Smithsonian exhibit explores intersections of science and religion

Many people assume there is a conflict between science and religion, but a new exhibit at the Smithsonian Institution’s National Museum of American History aims to show that the intersection of the two in American culture is broader than conflict.

The yearlong exhibit – “Discovery and Revelation: Religion, Science, and Making Sense of Things” – is framed by three questions: “What does it mean to be human?”  “What do we owe each other?”  and “What is our place in the universe?”

Why We Wrote This

Science and religion are cultural lenses for understanding the world – and they often conflict. But a new Smithsonian exhibit aims to show where they intersect and inspire.

An instance of accord between the lenses of science and religion is captured in a display of the Apollo 8 mission to the moon. Encased in glass is a flight manual opened to the page of Bible text that the three astronauts read in a broadcast back to Earth from their 1968 Christmas Eve orbit of the moon. The inspiration of that moment comes through decades later in the exhibit’s crackly video loop of the reading of the ancient Genesis creation story aboard a scientifically engineered spacecraft.

The curator of the exhibit, Peter Manseau, says, “What we’ve seen is that the intersection of religion and science is still very present in our approach and our interpretation of what to do in the face of something like a pandemic.”  

Washington

At the end of tumultuous 1968 – a year of political assassinations, war, riots, the crushing of the Prague Spring – the view from Earth was bleak. The world needed hope – and Apollo 8 astronauts orbiting the moon on Christmas Eve read the creation text from Genesis’ first chapter to a billion listeners.

The inspiration from the astronauts reading Old Testament Scripture on a scientifically engineered spacecraft comes through even decades later and on a crackly video loop in the new exhibit “Discovery and Revelation: Religion, Science, and Making Sense of Things” at the Smithsonian Institution’s National Museum of American History.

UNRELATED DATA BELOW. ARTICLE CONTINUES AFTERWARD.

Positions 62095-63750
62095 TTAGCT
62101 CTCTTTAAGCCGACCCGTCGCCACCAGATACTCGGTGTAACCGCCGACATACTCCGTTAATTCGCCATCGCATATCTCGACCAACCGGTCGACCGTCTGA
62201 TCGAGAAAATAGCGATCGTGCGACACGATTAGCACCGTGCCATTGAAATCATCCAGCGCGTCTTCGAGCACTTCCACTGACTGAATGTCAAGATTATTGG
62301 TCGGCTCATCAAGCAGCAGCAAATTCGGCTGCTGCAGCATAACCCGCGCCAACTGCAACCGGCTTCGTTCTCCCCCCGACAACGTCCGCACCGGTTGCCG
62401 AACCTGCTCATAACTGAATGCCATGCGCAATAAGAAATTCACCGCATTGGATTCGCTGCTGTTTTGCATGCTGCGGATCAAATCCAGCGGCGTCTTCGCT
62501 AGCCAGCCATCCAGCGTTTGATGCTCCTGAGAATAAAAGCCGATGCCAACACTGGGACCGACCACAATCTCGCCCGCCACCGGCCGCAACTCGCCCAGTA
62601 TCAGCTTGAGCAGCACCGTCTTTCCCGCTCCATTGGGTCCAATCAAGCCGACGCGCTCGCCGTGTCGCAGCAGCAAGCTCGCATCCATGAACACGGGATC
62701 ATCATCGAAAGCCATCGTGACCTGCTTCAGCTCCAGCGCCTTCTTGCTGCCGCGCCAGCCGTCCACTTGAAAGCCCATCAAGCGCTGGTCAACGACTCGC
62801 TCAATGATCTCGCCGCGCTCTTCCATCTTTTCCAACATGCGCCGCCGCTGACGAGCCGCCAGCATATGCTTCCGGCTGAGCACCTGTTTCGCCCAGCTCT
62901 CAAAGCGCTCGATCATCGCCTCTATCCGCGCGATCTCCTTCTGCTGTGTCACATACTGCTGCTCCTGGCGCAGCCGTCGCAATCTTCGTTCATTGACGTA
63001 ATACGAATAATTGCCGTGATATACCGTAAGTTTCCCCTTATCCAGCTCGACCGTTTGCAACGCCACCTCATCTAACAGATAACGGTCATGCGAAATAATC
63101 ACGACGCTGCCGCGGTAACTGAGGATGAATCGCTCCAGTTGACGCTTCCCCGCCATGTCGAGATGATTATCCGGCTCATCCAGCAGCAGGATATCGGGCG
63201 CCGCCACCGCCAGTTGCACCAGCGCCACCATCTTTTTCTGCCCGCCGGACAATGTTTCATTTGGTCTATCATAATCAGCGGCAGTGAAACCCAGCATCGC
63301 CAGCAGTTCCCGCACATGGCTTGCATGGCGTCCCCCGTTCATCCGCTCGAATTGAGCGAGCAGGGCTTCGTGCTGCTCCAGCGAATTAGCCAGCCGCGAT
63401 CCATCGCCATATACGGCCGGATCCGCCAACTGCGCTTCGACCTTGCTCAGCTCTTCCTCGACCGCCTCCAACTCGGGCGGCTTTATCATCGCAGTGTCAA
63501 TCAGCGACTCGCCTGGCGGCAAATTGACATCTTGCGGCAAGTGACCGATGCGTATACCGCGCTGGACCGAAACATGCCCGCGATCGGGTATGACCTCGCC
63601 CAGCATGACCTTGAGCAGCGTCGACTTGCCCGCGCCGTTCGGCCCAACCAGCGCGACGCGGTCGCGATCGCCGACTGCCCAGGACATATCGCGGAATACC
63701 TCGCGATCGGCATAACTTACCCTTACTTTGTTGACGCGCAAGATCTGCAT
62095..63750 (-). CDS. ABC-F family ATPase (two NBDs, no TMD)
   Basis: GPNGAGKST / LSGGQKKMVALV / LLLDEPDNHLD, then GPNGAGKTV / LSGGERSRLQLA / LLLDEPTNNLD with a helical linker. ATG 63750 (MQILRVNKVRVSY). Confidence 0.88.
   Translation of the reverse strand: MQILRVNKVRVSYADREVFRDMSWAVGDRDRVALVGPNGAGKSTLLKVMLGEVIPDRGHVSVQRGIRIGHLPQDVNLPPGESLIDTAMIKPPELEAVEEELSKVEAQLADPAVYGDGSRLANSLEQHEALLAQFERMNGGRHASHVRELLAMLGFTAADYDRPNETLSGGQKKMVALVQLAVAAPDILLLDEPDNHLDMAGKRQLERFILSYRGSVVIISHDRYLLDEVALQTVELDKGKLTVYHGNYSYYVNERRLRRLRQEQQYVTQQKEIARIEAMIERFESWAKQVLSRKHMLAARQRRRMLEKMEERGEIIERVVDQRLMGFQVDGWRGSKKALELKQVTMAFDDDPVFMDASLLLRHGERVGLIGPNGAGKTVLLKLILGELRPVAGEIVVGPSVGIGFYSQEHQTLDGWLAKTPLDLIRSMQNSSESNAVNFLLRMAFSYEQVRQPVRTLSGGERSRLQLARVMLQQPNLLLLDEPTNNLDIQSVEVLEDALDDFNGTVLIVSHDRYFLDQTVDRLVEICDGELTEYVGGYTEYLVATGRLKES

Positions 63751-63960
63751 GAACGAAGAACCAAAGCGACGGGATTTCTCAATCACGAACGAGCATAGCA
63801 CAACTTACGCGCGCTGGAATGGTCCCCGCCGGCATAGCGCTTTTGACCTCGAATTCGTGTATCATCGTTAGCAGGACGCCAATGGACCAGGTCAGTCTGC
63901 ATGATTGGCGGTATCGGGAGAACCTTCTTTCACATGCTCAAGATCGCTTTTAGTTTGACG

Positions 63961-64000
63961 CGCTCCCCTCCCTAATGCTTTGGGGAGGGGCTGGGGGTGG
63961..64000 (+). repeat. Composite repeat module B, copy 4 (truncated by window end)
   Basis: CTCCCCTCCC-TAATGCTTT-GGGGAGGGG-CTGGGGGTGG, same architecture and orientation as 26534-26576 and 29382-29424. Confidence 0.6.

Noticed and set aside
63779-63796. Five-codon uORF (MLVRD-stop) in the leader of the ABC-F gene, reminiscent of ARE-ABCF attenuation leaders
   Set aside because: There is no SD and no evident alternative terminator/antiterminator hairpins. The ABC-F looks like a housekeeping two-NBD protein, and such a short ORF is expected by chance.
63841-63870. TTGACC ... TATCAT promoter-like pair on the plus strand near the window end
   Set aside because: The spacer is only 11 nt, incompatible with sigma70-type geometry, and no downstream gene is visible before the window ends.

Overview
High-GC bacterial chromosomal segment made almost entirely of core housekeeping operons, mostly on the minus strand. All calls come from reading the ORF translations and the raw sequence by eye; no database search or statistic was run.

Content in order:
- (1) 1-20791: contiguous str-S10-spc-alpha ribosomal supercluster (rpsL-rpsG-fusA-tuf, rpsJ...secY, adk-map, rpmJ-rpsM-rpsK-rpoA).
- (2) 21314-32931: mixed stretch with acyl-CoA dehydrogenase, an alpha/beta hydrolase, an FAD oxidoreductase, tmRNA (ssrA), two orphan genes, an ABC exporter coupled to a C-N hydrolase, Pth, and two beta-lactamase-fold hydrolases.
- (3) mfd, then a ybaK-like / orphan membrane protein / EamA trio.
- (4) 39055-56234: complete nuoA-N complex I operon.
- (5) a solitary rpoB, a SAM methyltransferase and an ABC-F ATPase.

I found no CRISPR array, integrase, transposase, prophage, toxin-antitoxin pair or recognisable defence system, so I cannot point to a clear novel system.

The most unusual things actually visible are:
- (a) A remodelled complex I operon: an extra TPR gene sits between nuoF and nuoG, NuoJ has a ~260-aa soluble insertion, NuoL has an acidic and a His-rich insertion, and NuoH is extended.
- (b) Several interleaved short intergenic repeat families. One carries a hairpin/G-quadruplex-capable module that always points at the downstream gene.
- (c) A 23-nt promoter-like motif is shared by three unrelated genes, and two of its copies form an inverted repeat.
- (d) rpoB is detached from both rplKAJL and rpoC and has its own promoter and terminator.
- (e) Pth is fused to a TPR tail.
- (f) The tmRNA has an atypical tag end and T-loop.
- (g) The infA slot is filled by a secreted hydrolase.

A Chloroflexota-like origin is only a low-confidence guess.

Such intersections of religion and science in American culture are part of the focus of the yearlong exhibit.   

Why We Wrote This

Science and religion are cultural lenses for understanding the world – and they often conflict. But a new Smithsonian exhibit aims to show where they intersect and inspire.

Many people assume that there is a conflict between science and religion, says Peter Manseau, the exhibit curator. But he wants visitors to walk away realizing that the interaction is much broader than a story of conflict alone.

Jaclyn Nash/Courtesy of the National Museum of American History

The Apollo 8 flight manual, opened to the passage from the first chapter of Genesis that astronauts read during a broadcast, is on display as part of the exhibit “Discovery and Revelation.”

“The challenge was trying to expand the terms of engagement with which religion and science are usually discussed,” says Mr. Manseau.

To accomplish that, three prompting questions frame the exhibit: “What does it mean to be human?”  “What do we owe each other?” and “What is our place in the universe?”